Save Search

Note: Where available, the PDF/Word icon below is provided to view the complete and fully formatted document
 Download Current HansardDownload Current Hansard    View Or Save XMLView/Save XML

Previous Fragment    Next Fragment
Thursday, 22 September 2011
Page: 11261


Mr HUSIC (ChifleyGovernment Whip) (16:44): I am prompted to speak this afternoon as a result of the earlier contribution by the Chief Government Whip, reflecting on what has occurred this week and more specifically on what has not occurred. We saw earlier this week an exhaustive amount of time expended by the opposition through the debate on the establishment of the Parliamentary Budget Office. People will recall that the Parliamentary Budget Office was triggered by two things. The first thing was the incredible situation we had where the coalition turned its back on the legacy of former Treasurer Peter Costello in establishing the Charter of Budget Honesty, requiring of parties to demonstrate that the election promises they put forward are costed properly but, more importantly, can be delivered once in government. Instead, we had the experience of the opposition going to some lower tier accounting firm in the back of WA in an effort to try to dress up costings that simply could not tally with what they were dishonestly putting to the Australian people.

The next thing was that Treasury clearly saw, after the election outcome when the costings were put for both parties' policies, that there was a massive shortfall in the opposition's costings—an $11 billion black hole. A commitment was made for a parliamentary budget office as a result of negotiations between the parties to ensure that there was integrity of election costings and that the public could be sure those costings were thorough and robust and that the promises made could be delivered. The Joint Select Committee on the Parliamentary Budget Office inspected that commitment and came up with an idea of how to put the Parliamentary Budget Office forward. The coalition members on that committee agreed on the need to have this office and then, at some point, the shadow Treasurer turned to the shadow finance minister and said, 'Do you know what this means?' It was then the penny dropped that, in any future discussion about what costings are put forward in an election context, the opposition would need to be able to verify what they were promising and to back it up. They did not want to have the sunlight shine on their election promises.

What happened? We had the work of this chamber delayed as we saw filibustering over 12 separate amendments to the Parliamentary Budget Office legislation put forward by the other side in a desperate effort to stop and to stymie the office proceeding, yet it was clear to the Independents in particular that that was simply an unacceptable outcome. Secondly, every single amendment, when it was clear that they were not going to get them up, the opposition still put up for a vote.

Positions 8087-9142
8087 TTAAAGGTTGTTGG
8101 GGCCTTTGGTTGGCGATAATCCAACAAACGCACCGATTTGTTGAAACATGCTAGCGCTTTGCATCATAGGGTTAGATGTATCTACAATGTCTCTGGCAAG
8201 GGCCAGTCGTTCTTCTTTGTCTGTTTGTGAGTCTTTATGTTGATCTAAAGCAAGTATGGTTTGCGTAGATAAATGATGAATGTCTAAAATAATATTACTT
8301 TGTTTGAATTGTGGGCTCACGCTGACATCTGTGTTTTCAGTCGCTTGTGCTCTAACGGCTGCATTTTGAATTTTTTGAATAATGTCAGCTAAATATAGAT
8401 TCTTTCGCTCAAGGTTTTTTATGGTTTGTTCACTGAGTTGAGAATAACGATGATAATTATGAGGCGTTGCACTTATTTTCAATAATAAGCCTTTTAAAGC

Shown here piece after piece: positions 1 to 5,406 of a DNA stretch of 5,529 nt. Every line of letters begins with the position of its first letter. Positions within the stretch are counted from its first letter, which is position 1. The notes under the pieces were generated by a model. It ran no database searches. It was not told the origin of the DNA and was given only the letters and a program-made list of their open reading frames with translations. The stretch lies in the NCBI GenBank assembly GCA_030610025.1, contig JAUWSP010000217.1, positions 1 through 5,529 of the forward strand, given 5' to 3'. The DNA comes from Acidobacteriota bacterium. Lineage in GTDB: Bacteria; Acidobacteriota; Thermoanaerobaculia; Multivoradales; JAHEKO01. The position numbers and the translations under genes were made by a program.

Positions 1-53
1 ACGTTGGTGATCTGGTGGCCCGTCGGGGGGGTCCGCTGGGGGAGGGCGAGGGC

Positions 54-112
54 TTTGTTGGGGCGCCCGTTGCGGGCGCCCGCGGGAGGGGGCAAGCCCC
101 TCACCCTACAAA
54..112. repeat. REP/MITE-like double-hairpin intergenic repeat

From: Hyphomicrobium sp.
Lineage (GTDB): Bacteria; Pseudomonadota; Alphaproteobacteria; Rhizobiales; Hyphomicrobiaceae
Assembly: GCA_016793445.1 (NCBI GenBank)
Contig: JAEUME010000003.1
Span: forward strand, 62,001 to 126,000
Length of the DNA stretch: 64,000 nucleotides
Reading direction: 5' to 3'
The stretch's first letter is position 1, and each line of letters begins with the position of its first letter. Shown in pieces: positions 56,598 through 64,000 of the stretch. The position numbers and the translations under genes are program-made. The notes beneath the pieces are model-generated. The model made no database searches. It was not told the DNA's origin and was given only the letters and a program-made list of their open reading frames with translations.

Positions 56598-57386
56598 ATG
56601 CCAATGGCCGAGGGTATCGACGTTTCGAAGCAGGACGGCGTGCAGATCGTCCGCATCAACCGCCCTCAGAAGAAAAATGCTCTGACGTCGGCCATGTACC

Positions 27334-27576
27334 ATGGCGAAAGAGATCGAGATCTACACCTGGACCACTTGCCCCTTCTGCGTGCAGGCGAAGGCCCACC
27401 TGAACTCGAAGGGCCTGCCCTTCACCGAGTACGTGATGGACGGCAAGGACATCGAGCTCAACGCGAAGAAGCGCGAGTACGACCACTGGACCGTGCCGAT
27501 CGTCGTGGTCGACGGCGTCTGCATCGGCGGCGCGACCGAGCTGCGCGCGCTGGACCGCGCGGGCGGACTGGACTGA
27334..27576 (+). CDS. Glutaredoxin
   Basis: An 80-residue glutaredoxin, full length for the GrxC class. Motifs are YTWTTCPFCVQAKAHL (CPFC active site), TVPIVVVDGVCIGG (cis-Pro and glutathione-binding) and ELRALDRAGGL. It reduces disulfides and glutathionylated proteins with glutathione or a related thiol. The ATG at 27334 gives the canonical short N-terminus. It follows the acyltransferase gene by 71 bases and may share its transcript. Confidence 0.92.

Why do I reflect on this? Because, frankly, the government has, as has been demonstrated by the Leader of the House, in a minority government where people were predicting we would be unable to get a legislative agenda through, been able to deliver 190 different pieces of legislation. We have demonstrated that this parliament can work. Not satisfied with their inability to frustrate that agenda, the opposition have now sought to embrace a new tactic, which is to waste the time of the chamber, frustrate the program and stop us from being able to get legislation through. We saw, as the Chief Government Whip said, prevarication, flip-flopping between whether or not we would discuss the clean energy bills. As I said before, we had the issue of the Parliamentary Budget Office and the delay and chewing up of time in relation to that. Now we have a situation where, in the interests of their grubby attempt to fundraise, we are unable to proceed with other votes because they want to get out of the House, again demonstrating that if they cannot run the country they will wreck the parliament and that if we cannot govern in the national interest we have to put their interests first. It is simply a disgraceful arrangement that reflects poorly on them, but it is something we have expected from these guys time and time again.

Mr Morrison: Mr Speaker, I ask the member to withdraw his imputation.

The SPEAKER: To suit the convenience of the House and to assist me, I ask the member to withdraw whichever imputation it was.

Mr HUSIC: I withdraw unreservedly.

The SPEAKER: I thank the member.